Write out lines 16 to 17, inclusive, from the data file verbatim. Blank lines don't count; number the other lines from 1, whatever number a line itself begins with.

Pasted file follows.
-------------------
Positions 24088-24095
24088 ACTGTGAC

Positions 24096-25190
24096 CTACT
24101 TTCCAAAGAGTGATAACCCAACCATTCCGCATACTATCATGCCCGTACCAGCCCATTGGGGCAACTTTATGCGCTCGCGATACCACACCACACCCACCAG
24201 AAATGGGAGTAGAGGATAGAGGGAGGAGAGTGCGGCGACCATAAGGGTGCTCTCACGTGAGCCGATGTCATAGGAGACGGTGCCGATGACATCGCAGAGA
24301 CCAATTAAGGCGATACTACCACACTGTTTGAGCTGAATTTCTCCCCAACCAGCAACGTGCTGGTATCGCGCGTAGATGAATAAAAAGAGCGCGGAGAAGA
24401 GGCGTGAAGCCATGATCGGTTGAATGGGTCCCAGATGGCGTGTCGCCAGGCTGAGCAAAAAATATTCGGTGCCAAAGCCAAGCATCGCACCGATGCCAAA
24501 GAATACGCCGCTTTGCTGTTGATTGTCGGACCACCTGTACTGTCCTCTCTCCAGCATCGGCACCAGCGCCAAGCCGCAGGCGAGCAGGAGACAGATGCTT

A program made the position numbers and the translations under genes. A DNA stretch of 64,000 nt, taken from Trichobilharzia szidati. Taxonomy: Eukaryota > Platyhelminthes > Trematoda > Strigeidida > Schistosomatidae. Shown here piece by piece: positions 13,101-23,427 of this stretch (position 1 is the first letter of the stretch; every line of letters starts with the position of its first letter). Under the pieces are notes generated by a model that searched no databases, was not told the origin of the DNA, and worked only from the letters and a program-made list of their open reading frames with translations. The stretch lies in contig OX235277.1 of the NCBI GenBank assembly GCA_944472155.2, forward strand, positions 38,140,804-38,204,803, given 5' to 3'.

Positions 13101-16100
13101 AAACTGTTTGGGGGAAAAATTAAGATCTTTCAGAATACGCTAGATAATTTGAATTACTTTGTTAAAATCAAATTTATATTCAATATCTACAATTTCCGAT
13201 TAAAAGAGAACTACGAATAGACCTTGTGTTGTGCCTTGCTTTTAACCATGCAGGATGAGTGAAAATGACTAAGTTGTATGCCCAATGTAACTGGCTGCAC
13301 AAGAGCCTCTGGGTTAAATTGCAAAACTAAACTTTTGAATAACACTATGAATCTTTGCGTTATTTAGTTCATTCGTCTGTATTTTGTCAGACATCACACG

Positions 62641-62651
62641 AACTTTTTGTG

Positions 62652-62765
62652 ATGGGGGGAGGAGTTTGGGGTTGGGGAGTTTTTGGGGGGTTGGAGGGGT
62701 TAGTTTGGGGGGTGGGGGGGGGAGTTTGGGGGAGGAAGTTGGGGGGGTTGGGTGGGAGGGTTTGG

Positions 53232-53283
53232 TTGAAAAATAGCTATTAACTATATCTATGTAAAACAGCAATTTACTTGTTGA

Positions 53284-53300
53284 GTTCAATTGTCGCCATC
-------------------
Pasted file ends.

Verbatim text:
62641 AACTTTTTGTG

Positions 62652-62765